Aside from the original Latino programming on Netflix, the subscription service also has a long list of Spanish language curated shows including El Cartel, María La del Barrio, El Chavo and others joining its roster. Spanish-speaking viewers have even coined the hashtag #Netflixeando to describe their binge-watching habits. Perhaps all of this demand is why Netflix will slowly, but surely, increase their prices.
Netflix isn’t the only provider taking note of Latinos huge intake of streaming video. A Nielsen study showed Latinos are streaming lots of content — in fact we’re 72 percent more likely to stream video than any other group — and Hulu knows it. Years ago, ahead-of-the-trend Hulu added a “Latino” tab on their homepage. The tab allows viewers to access all Spanish-language movies and TV shows on Hulu. Plus, East Los High, now in its third season, is a popular original Hulu drama featuring an all-Latino cast. It’s been praised for addressing social and health issues and garnered three Daytime Emmy nominations this year.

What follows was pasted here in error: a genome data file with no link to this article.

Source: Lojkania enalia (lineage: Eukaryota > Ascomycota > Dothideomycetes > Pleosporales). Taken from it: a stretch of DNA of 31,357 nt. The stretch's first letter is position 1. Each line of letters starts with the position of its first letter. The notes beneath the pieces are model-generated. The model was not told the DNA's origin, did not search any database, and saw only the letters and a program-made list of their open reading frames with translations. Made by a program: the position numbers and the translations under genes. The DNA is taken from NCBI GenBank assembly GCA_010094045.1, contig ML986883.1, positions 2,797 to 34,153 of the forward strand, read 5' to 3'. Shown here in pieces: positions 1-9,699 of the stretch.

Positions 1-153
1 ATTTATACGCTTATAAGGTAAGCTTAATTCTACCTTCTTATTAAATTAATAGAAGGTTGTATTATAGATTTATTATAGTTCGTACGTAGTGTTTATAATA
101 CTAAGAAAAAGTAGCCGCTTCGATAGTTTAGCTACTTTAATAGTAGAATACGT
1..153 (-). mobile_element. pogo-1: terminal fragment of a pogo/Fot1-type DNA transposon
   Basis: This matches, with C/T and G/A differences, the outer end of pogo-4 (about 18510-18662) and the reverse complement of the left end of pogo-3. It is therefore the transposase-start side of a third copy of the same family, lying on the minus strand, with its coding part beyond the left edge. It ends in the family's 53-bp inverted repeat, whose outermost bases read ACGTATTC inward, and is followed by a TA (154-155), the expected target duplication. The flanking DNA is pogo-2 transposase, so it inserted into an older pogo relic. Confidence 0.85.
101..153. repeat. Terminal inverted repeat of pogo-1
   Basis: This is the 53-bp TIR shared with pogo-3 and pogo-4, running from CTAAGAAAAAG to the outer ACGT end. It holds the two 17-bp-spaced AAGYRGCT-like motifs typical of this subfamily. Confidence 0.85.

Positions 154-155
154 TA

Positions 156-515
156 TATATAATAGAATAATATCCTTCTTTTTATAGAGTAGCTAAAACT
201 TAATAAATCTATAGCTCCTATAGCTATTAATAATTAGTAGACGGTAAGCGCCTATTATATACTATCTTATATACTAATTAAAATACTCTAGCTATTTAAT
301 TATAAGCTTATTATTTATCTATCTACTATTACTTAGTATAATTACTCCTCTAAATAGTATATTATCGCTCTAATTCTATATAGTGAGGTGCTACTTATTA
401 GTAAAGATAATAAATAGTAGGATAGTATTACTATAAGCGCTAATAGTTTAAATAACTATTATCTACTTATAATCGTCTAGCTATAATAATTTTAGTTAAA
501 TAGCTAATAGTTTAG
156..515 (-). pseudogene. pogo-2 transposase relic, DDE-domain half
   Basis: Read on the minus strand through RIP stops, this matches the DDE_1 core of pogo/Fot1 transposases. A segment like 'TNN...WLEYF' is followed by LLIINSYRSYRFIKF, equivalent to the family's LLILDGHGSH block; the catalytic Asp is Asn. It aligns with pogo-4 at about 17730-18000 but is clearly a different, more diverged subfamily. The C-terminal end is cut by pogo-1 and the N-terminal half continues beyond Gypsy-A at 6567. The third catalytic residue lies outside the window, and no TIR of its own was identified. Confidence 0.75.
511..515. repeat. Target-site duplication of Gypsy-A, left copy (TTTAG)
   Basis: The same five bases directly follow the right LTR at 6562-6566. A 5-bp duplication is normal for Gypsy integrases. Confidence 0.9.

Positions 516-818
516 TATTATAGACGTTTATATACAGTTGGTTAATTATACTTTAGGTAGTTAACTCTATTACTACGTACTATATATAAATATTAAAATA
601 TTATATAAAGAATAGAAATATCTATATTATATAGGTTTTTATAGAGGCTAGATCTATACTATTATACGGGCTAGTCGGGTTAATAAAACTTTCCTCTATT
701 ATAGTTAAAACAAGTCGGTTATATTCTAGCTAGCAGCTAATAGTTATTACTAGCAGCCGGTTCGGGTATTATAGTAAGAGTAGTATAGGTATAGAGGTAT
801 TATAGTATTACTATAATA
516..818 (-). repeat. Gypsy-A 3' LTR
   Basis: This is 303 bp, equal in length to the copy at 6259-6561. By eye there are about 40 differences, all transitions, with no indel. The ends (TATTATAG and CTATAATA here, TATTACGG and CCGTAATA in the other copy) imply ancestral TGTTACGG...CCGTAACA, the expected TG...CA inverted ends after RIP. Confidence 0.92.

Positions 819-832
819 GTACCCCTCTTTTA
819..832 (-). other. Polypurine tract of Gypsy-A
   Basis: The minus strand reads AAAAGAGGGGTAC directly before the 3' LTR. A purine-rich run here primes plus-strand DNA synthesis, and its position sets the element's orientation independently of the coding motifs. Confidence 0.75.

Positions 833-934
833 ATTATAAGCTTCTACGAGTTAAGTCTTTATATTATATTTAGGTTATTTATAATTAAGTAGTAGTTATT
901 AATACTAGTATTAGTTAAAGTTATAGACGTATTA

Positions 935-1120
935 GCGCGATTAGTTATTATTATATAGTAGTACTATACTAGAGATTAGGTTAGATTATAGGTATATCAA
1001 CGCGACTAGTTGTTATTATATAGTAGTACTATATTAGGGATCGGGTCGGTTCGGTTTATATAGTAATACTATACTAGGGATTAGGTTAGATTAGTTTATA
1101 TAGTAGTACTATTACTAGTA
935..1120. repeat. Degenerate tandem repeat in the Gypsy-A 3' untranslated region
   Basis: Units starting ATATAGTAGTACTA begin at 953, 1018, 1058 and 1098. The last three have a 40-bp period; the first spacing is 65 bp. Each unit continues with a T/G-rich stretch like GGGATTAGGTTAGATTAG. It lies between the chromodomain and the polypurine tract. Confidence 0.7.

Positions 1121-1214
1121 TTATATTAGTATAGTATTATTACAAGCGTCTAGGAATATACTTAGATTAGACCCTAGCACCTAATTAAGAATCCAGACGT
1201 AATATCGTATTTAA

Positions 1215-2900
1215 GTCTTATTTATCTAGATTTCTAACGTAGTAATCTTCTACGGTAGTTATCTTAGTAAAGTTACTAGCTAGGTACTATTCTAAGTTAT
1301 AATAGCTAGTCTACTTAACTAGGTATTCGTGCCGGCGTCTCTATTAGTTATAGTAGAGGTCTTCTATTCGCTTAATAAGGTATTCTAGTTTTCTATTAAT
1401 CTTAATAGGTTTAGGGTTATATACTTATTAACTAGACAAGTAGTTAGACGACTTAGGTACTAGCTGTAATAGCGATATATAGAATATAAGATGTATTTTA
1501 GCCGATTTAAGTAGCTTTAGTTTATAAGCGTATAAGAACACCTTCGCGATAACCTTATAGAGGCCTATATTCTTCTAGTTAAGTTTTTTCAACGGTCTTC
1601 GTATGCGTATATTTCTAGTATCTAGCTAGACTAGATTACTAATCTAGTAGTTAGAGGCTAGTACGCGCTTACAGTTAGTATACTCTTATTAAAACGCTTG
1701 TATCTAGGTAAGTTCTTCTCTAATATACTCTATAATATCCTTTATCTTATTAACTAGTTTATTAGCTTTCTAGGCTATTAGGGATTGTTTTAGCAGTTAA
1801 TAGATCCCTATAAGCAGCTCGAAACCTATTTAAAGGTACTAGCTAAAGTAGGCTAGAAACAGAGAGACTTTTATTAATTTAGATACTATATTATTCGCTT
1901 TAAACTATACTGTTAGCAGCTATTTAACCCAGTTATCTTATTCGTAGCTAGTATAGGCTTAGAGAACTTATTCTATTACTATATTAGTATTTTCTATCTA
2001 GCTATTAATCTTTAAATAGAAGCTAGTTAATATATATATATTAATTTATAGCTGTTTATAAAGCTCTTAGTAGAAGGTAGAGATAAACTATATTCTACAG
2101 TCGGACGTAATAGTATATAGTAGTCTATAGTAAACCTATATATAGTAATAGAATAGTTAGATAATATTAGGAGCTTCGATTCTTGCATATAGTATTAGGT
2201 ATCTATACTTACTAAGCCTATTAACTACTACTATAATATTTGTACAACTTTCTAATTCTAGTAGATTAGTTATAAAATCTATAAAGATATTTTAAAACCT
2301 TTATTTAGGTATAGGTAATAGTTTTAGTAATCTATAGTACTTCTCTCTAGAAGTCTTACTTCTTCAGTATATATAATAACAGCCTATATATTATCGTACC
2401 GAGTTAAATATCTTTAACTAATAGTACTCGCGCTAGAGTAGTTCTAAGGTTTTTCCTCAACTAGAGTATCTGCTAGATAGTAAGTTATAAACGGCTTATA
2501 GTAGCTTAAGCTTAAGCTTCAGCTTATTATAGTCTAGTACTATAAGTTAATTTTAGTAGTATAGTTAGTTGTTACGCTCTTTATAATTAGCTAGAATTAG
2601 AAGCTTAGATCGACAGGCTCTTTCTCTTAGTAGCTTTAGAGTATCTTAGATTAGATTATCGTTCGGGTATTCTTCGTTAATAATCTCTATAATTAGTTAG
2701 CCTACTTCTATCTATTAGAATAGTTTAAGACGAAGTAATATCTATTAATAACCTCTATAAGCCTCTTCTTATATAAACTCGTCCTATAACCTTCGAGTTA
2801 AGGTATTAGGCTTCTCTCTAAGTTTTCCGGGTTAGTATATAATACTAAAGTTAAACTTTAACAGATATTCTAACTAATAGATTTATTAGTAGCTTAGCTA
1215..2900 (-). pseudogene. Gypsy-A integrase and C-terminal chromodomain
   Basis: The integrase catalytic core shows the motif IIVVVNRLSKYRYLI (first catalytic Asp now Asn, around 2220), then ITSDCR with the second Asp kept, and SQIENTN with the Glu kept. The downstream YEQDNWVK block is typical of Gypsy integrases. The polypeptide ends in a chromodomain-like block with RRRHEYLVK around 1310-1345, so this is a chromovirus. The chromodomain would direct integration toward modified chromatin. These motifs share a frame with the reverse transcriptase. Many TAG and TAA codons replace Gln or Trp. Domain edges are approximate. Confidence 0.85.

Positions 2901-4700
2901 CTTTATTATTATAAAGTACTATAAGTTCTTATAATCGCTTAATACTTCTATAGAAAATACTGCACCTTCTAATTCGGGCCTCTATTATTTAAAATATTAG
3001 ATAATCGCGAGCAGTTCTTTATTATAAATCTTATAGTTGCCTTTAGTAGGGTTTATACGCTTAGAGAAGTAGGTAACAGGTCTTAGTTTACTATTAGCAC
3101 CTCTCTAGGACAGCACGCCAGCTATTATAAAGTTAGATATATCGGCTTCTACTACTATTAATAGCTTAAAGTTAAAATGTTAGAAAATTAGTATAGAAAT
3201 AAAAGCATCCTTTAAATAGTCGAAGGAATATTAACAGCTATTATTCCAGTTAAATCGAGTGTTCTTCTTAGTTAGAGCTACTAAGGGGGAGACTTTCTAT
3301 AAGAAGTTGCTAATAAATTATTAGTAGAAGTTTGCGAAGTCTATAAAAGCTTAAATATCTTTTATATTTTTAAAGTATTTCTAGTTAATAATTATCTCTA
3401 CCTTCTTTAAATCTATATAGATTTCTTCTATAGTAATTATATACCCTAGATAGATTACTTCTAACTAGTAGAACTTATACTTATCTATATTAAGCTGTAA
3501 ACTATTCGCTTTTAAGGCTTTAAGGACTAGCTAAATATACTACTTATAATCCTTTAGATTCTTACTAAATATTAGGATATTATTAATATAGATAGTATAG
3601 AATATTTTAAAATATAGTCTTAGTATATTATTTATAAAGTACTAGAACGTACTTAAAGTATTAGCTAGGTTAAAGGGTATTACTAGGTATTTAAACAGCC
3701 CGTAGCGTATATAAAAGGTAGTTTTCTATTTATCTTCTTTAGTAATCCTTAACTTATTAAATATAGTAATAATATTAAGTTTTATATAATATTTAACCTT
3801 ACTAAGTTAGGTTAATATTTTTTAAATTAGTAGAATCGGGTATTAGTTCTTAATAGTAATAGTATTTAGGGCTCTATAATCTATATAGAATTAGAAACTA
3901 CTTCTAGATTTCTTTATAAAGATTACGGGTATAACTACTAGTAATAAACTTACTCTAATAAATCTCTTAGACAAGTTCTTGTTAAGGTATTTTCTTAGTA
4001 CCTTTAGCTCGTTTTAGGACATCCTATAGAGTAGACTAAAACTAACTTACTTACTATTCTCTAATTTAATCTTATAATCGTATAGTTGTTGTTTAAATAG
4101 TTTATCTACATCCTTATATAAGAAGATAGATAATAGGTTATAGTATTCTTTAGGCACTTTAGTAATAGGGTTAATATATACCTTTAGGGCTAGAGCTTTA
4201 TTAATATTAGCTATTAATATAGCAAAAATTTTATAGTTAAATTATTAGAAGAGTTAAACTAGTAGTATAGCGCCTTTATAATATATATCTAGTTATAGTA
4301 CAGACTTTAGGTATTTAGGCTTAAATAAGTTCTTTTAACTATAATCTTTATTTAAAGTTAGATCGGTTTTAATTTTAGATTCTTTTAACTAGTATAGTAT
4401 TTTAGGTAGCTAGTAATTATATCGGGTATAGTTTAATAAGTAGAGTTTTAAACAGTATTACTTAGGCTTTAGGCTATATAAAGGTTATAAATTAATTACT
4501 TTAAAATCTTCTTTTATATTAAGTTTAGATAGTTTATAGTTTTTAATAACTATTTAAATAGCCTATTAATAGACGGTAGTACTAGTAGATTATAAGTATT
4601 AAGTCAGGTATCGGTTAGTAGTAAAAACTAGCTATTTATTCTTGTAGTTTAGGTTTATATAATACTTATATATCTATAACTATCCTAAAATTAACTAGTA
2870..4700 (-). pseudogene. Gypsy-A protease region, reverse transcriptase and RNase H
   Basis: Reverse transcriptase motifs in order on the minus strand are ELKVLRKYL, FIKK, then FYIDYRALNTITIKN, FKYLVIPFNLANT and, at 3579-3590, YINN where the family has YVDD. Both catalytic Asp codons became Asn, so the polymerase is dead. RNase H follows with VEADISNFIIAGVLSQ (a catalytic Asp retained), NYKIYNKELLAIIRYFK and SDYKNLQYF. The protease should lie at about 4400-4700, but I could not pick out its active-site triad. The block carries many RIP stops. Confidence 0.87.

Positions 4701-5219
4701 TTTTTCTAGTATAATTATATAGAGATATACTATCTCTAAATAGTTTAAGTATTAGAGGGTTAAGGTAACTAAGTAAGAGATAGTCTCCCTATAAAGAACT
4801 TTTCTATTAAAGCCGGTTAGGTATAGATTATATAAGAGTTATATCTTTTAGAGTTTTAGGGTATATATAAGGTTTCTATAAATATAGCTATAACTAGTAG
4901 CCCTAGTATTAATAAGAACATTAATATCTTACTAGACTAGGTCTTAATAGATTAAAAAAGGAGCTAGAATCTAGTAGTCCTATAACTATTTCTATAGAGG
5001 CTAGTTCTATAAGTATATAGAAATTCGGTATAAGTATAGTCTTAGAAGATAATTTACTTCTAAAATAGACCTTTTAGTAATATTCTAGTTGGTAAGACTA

“This significantly reflects the media patterns of the young Hispanic generation, in particular Millennials, as they are prone to lead the way in consuming much of their media online,” adds Daisy Terrazas-Cole, multicultural strategist at Haworth Marketing + Media.
Although Netflix and other providers would not release specific demographic information about their subscribers, the increase in Latino programming is evident, which clearly says something about their viewers. We welcome this new tide of original Latino content online. It’s about time shows and films represent the diverse world we’re living in. Because whether or not corporations want to admit their desire to cater directly to us, the numbers speak for themselves.